7/13/11 - quakers, temperance, and solitary confinement

In today's excerpt - Quaker and other religious influences in Philadelphia in the early 1800s contributed to two catastrophic social experiments—the temperance movement and solitary confinement. Though both stemmed from good intentions, the temperance movement found an unexpected ally in early industrialists, who viewed it as a way to curb workers from drinking during work. And solitary confinement, which was viewed by its proponents as more humane than physical punishment, was immediately recognized by visitors such as Charles Dickens as "dreadful":

"Just as education was closely connected with evangelical religion, so was the temperance movement, one of the pillars of the house of reform but one of the least successful. By 1841, the city and county of Philadelphia boasted nineteen temperance societies, which advocated moderation in the consumption of alcohol, and seven total abstinence societies. Many others formed later. Like most other social reform movements, temperance had two faces: one as the reformers saw it; another as seen by the objects of the reformers' zeal. Temperance and abstinence advocates saw demon rum as the main cause poverty; the poor saw it an opiate from misery. Whether a cause or an effect of poverty, the use of liquor complicated industrial labor. From the employer's point of view, the laborer's age-old use of spirits during work breaks had no place in a new industrial world; it could only lead to drunkenness on the job and habitual absenteeism. 

"But most workingmen saw it differently. To them it was clear that the evangelical Presbyterians who led the temperance movement also spoke for the capitalist mill owners, who drove down wages and forced workers to strike for a living wage. 'My company all drank a little,' observed Benjamin Sewell, a Philadelphia tanner and local labor leader, 'but "nothing to hurt," we used to say.' Some temperance societies originated among the working classes themselves. But most were directed from above, and most were resented for the stiff moralism of their Protestant clergymen leaders, who rarely stood with labor on issues of wages, hours, workplace safety, and public education. Membership in the temperance societies probably never exceeded twenty thousand in a city whose population rose above half a million by 1860. ...

"If not the national leader in temperance reform, Philadelphia was indisputably the leader in penal reform. Under Quaker influence, colonial Pennsylvania had abolished the death penalty except for the most heinous crimes and in 1794 limited capital punishment to first-degree murder. Public whipping was abandoned in 1786. Four years later, public labor—convicts were chained to wheelbarrows as they performed street repairs—was replaced with imprisonment. Convinced that reflection and contemplation were the keys to reforming criminals, ... reformers laid the cornerstone for the massive Eastern State Penitentiary in the northern district of the city in 1823. Constructed to contain every prisoner in strict solitary confinement, the granite fortress represented a half century of thinking about how to rehabilitate criminals. Reformers believed that when the state inflicted bodily punishment, ferocious criminals became even more violent. Instead, freed from prison brawling and violent treatment by guards, convicts would learn to be penitent in solitude and then eventually reclaim themselves as useful members of society.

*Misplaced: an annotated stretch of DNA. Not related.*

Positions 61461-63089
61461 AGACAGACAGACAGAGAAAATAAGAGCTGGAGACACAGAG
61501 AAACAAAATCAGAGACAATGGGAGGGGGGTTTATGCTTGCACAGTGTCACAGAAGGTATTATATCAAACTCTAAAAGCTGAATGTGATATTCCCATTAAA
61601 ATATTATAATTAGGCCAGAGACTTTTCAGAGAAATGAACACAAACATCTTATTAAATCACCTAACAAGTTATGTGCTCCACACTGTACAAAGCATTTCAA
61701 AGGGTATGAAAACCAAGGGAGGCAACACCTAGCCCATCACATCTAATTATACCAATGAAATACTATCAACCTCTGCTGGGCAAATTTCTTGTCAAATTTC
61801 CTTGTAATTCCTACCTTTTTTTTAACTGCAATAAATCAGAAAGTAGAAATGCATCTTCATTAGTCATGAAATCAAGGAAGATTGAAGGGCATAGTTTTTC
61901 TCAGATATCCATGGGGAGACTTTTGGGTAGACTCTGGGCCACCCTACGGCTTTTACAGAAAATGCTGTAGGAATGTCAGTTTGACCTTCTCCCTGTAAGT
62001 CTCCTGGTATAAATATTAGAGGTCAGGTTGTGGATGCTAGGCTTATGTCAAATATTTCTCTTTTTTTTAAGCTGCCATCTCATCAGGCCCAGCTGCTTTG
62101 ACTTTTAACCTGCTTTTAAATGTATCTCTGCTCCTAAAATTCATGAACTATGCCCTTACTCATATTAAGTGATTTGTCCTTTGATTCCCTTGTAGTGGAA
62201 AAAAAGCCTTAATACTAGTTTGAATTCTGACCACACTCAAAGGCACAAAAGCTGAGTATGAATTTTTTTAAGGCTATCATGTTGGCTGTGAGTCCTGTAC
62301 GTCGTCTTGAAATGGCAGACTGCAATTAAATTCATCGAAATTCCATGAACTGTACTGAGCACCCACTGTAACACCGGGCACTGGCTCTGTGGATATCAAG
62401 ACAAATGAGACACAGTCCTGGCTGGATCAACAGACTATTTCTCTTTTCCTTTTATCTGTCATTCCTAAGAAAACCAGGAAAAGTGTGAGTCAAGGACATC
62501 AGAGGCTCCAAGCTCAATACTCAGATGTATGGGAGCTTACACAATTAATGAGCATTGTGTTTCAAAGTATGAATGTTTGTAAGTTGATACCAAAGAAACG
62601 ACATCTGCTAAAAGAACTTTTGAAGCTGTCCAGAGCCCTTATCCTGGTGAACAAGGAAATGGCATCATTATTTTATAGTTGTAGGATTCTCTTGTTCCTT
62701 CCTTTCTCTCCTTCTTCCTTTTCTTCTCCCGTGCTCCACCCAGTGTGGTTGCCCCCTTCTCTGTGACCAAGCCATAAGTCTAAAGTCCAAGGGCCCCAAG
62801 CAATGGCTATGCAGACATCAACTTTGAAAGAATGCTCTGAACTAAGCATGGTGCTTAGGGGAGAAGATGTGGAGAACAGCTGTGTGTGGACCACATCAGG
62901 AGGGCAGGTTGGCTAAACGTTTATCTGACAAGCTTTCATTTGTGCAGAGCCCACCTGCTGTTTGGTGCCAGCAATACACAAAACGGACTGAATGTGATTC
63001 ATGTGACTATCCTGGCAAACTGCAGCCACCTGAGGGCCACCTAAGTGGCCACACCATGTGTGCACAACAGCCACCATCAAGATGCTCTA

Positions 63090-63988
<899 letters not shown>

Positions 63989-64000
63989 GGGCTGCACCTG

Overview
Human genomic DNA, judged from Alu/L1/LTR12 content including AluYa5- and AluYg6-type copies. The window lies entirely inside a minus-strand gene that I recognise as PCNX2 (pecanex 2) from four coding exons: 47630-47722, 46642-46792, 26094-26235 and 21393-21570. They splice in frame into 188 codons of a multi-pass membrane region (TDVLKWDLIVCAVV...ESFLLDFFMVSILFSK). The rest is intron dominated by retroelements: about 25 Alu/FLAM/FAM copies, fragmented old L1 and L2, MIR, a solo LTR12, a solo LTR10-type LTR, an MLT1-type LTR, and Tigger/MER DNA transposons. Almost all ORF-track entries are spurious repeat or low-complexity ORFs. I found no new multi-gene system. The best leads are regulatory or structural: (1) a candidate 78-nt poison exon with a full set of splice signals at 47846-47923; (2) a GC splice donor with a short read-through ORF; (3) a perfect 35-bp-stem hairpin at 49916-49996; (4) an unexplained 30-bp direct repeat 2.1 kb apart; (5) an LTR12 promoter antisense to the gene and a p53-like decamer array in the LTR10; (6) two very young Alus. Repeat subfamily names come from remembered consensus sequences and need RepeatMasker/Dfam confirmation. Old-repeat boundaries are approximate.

"The attempt to modify criminal behavior at Cherry Hill [the Eastern State Penitentiary] drew national and international attention. Nearly every out-of-town visitor, including Alexis de Tocqueville, Gustave de Beaumont, and Charles Dickens, toured Cherry Hill. Most were horrified at what they found. Dickens, who was allowed to go from cell to cell to talk with the prisoners, called it 'a most dreadful fearful place.' He wrote in his American Notes that the 'benevolent gentlemen' who constructed the system of solitary confinement 'do not know what it is that they are doing,' and he judged 'daily tampering with the mysteries of the brain, to be immeasurably worse than any torture of the body.' Called 'a crucible of good intentions" by a recent historian, Cherry Hill failed to meet its creators hopes—the 'means of restoring our fellow-creatures to virtue and happiness.' "


Gary B. Nash


First City


University of Pennsylvania Press


Copyright 2002, 2006 by the University of Pennsylvania Press


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